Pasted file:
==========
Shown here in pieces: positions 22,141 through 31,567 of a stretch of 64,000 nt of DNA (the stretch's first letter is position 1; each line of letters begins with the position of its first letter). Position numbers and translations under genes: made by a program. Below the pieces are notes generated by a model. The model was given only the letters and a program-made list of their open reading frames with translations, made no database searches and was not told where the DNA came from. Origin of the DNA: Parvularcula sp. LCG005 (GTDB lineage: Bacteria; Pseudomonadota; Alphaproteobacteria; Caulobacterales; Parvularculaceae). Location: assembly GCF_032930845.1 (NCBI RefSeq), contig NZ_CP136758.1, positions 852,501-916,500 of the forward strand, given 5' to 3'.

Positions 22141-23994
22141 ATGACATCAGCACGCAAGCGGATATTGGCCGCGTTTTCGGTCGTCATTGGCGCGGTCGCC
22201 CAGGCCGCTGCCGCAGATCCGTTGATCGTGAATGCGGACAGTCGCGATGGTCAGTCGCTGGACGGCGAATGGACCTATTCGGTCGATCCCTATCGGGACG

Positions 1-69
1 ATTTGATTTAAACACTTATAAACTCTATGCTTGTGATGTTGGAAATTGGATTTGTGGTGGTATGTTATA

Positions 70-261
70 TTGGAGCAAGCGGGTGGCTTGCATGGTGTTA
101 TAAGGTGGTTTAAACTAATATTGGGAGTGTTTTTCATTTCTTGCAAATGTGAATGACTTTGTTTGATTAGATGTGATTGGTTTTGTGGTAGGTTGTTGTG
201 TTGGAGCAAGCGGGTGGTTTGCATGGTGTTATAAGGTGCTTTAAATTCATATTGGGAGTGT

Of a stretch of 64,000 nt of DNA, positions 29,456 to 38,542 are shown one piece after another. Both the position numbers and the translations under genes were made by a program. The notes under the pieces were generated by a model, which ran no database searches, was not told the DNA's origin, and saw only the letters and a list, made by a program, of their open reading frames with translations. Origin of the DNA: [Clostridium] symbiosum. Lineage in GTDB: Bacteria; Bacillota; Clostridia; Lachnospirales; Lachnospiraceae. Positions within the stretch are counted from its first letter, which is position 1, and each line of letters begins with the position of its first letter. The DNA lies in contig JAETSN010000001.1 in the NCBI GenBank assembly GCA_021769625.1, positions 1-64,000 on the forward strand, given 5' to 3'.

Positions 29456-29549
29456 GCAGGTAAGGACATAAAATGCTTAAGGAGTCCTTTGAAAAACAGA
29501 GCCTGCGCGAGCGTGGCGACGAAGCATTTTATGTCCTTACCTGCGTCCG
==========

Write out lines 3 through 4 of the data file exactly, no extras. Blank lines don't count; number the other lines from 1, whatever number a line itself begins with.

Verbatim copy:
22141 ATGACATCAGCACGCAAGCGGATATTGGCCGCGTTTTCGGTCGTCATTGGCGCGGTCGCC
22201 CAGGCCGCTGCCGCAGATCCGTTGATCGTGAATGCGGACAGTCGCGATGGTCAGTCGCTGGACGGCGAATGGACCTATTCGGTCGATCCCTATCGGGACG